Tuesday, July 22, 2014

Arizona Dranes At Noon




I used to reach for the blues when I was blue, but now reach for other things.  Still love the blues but this helps more.   Somewhere I read that one of the musicians influenced by her was Jerry Lee Lewis.  Make of that what you will.   Sr. Rosetta Tharp was also one of her admirers, but she went worldly.

Monday, July 21, 2014

Old Business........ Old, Old Business

Not posting it here but I responded to someone who thinks that Glenn Gould is above criticism at my (bad)humor blog.

A Day of Rest Is Hard Work For Beginners

Yesterday's first attempt at keeping a day of rest was a lot more difficult than you might expect it would be.   I wasn't entirely successful.   Especially difficult was purposefully sitting and thinking about my own conduct and considering it in light of the teachings of the prophets.  I tried a period of watchful waiting, as the Quakers might say and it was difficult too.  Maybe you learn how to do those things with practice.  I intend to keep trying.   Our mother used to tell us that her grandmother's family was especially strong on keeping Sunday.  They weren't entirely rigid.  Children could sit on a swing, they just couldn't swing on it. There were other restrictions on having fun, as well.  While that seems to be a bit extreme,  you wonder how it would hurt children to keep a few hours a week where they weren't to pursue their own entertainment. Though not an entire day.  At least one hour or so would probably be good practice.

Sunday, July 20, 2014

Michael Davis: Trombone Institute of Technology


Michael Davis
James Markey

Alfred Hornoff Suite For Four Trombones

1. Solenne 

2. Moderato

3. Molto Allegro Quasi Presto

4. Andante non Troppo

5. Molto Allegro deciso con impeto

Hendrie's Heroes Trombone Quartet
Christopher Brown
Kevin Dombrowski
Stephen Ivany
Elisabeth Shafer

I don't know much of anything about Alfred Hornoff other than this piece.  I love trombone quartet and can't understand why it isn't written for even more often than it is.  I'll bet a composer who wrote a decent trombone quartet would get it played more often than a composer who wrote a string quartet.  This quartet is pretty good.  There's a really good recording of this suite by the "High Anxiety Bones", as well.

Sabbath Day

I've decided to practice what I preached last week and take a day a week away from the computer.   I would recommend you listen to Krista Tippett's program today, a really interesting and varied look at what Ramadan is like for various Muslims.   It has short accounts of what Ramadan is for them, from a lot of different Muslims instead of a few "experts".  Which is good, since there are more than a billion and a half people who are Muslims, all of them different and individual, not the uniform and threatening mass that the media encourages us to believe them to be in our ignorance.  

I especially liked the idea of people being reminded through being hungry and thirsty that they are all equal, that they are equal with poor people who face that all the time.  I wish more people did that more often.   I once heard a Muslim feminist who said that in Islam it was required to accept as well as give charity.  It could be a really effective way to remove the stigma from needing help that afflicts how so many Christians' view of charity and those who have no choice but to receive it.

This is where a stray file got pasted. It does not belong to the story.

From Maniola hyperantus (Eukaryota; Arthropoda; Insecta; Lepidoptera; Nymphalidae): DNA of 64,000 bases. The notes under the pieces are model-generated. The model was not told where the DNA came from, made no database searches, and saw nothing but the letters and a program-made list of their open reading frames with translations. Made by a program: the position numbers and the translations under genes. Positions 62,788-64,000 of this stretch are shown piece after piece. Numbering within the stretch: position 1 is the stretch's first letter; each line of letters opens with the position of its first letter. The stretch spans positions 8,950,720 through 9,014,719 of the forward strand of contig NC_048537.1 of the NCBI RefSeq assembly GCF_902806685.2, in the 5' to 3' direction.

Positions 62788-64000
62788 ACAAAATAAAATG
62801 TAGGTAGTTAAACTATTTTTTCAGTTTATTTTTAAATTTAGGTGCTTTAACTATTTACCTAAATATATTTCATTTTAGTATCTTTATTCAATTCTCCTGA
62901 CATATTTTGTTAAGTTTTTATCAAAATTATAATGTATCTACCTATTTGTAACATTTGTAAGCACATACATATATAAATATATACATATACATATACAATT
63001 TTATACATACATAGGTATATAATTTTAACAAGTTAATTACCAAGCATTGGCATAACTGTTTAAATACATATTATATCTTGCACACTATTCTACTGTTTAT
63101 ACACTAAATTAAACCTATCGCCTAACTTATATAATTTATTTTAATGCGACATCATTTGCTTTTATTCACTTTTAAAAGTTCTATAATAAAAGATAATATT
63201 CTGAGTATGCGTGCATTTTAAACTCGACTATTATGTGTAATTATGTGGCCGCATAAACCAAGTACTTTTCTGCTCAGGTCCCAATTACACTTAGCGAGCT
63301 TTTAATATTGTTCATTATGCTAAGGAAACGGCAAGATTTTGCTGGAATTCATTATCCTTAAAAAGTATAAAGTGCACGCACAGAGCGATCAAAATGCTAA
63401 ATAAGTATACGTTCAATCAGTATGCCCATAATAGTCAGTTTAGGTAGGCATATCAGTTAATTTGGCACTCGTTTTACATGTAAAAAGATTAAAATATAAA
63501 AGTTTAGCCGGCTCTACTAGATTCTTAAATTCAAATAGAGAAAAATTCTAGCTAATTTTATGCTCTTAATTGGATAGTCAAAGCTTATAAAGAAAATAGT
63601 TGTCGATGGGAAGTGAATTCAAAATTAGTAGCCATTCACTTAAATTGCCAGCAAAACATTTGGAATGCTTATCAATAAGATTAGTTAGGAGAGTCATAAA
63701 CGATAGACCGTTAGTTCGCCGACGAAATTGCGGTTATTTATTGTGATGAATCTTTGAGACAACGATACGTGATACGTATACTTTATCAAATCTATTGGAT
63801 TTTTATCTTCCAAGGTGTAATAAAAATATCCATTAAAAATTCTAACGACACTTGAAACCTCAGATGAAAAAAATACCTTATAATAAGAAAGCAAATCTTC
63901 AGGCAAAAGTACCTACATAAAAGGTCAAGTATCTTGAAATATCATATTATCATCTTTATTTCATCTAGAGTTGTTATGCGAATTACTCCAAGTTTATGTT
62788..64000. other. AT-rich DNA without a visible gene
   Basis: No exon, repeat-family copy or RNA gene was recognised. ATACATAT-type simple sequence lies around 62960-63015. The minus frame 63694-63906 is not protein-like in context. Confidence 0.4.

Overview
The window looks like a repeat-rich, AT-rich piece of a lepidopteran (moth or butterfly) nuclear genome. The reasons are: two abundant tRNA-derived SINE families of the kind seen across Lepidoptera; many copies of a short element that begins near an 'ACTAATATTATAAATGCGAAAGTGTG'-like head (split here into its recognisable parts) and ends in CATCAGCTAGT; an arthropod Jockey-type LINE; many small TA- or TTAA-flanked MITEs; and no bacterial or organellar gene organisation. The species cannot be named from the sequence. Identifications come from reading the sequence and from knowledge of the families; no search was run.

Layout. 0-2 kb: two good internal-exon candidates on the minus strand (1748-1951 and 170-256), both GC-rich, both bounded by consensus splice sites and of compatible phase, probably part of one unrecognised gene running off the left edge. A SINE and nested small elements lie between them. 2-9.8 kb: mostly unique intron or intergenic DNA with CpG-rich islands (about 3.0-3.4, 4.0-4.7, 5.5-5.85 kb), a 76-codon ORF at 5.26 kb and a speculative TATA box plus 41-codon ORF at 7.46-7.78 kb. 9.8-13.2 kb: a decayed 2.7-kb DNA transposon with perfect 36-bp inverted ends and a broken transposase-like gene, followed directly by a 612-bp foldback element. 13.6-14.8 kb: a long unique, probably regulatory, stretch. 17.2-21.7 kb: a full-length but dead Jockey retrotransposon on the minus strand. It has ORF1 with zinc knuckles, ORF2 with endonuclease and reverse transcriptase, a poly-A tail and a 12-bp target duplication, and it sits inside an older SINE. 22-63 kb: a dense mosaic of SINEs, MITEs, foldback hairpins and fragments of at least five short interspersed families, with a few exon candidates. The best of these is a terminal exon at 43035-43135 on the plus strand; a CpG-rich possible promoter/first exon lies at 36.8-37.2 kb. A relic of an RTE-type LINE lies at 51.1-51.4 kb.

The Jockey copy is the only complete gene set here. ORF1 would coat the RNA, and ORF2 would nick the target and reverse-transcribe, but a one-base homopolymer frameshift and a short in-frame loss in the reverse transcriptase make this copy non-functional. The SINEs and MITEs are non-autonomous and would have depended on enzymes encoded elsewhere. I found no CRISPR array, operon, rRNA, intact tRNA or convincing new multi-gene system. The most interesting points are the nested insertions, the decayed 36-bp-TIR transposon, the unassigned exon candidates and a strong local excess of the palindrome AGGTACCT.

But that could get me going and I really mean it about taking a day away from the computer.  See you Monday.  


Saturday, July 19, 2014

The Play-Left's Favorite Whine: Kool Aid Made With Dirty Water

And speaking of things I can't believe we have to say in 2014: Water?
RMJ, in a comment yesterday

Getting Elected And Doing What Needs To Be Done

Berger's approach to politics flowed from his understanding that there was no immediate prospect for a transition to socialism in the United States -- of, for that matter, in any other part of the world. That led him to take the long view, and to seek alliances with other reformers. Among other things he was a leader of the Milwaukee local of the International Typographical Union and editor of the Milwaukee Federated Trades council's official publication. This approach led his detractors to call Berger a "sewer socialist" -- a reference to the Milwaukee local's promise to build a sewage system designed to last fifty years. In fact, the sewer was built, and it was only a part of the local reforms and stable electoral organizations that Berger championed -- all of which helped to make him the party's most successful politician.  [James Weinstein: 2003 The Long Detour]

Of course, in those days sewage and safe drinking water were life or death issues. Having bad water meant serious illness or a horrible and rapid death. No antibiotics. Often the purity of the water improved with income, sometimes not. A good sewage system meant life. While his more ideologically pure contemporaries might have scoffed at these reforms, perhaps believing that they were unworthy of their lofty goals, or for their exalted persons, Victor Berger helped get the sewer built. One assumes that this action saved lives, improved lives, perhaps made people stronger to fight for their rights. One of the most important political results would have been that it provided a tangible example of what the left could do for people. Nothing impresses people like not having to worry that the water is going to kill their children. Avoiding such vulgar projects, the pure of heart felt a higher calling. Which produced talk.